G&D: What would my D&D Look Like? (Part Ten)

Here’s a quick little example of play and a couple of things I realise I missed, so consider this an ‘appendix’ to this set of articles.


I quite like a ‘per session’ method of doing experience, but for this I’m not sure that would work. Time spent playing would seem to work better. So…

You gain one experience point per hour of play but experience must be spent between sessions and/or when your character has some ‘downtime’. Customisations are gained immediately.

Increasing a stat costs a number of points equal to: (Stat x2)+1. Swap negative numbers into positive numbers for working out the cost. It’s hard to overcome a weak start or to refine an already advanced statistic.

Skills cost equal to the current level, or 1.

Customisations are the equivalent of levels, you gain a customisation at 2 hours of play, then another 4 hours of play, then another 6 – and so on.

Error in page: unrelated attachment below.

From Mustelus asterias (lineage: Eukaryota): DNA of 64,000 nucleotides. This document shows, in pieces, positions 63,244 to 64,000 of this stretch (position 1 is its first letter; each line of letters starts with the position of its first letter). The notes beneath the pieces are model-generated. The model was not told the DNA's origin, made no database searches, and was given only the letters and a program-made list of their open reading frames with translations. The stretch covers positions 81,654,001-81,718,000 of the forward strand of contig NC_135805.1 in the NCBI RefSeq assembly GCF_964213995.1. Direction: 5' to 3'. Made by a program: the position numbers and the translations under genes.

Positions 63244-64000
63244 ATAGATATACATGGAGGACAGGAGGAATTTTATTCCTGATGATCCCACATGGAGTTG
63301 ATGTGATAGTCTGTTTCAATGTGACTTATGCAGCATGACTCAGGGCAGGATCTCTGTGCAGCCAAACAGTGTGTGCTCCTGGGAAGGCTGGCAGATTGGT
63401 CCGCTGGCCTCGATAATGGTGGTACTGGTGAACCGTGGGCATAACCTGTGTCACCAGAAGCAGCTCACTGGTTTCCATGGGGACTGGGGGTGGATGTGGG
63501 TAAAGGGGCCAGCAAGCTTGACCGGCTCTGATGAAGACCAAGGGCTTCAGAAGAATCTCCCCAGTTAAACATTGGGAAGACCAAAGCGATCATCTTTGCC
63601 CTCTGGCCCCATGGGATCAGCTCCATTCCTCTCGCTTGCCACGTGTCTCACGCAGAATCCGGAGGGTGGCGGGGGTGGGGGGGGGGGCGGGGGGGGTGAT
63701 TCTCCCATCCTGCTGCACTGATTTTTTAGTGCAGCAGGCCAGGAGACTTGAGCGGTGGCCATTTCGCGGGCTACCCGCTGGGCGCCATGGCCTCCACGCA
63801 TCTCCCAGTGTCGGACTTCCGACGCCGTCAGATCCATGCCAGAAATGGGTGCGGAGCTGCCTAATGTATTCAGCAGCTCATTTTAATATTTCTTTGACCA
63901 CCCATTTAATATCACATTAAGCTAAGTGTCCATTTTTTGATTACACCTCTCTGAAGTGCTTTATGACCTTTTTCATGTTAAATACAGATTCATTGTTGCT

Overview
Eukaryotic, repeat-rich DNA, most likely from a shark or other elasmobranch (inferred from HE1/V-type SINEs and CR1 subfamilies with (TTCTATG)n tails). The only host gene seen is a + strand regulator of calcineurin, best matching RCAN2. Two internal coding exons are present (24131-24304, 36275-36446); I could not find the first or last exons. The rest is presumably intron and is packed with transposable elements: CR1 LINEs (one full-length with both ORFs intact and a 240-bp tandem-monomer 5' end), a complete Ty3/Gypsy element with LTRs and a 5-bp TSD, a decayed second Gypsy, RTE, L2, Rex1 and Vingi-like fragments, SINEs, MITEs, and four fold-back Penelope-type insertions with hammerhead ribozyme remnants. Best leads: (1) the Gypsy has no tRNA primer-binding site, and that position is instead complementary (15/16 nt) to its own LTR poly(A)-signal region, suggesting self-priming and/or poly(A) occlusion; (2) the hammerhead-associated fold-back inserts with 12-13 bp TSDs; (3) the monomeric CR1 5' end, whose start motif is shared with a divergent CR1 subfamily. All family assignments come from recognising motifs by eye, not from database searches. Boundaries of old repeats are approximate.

Sample Monster – Goblins

Weak, simple creatures that often end up dominated by stronger, nastier creatures, goblins breed like maggots in the bowels of the Earth.

Str -2
Dex +0
Con -2
Cha -2
Int -1
Wis +0
Com -3

Will +1 (+1)
Dodge +2 (+2)
Toughness +1 (-1)

One-Handed +2 (+3)
Block +2 (+2)
Stealth +1 (+1)

Combat Defence: 12
Mental Defence: 10
Physical Defence: 8

Hit Points: 3/6
Mana: 9

Customisation: Sneaky Bastards +1

Equipment: Shortsword +1 – Max Damage 10, leather armour +2.

Sample of Play

The ‘adventurers’ (let’s be generous and not call them looters) are searching The Great Dark Forest for the fabled ruins of Skor. The forest is notoriously overrun with goblins, not that they’ve found any yet. Nor have they found the ruins and they’re running out of food. Little do they realise – yet – that they’re on the patrol route of a small goblin unit.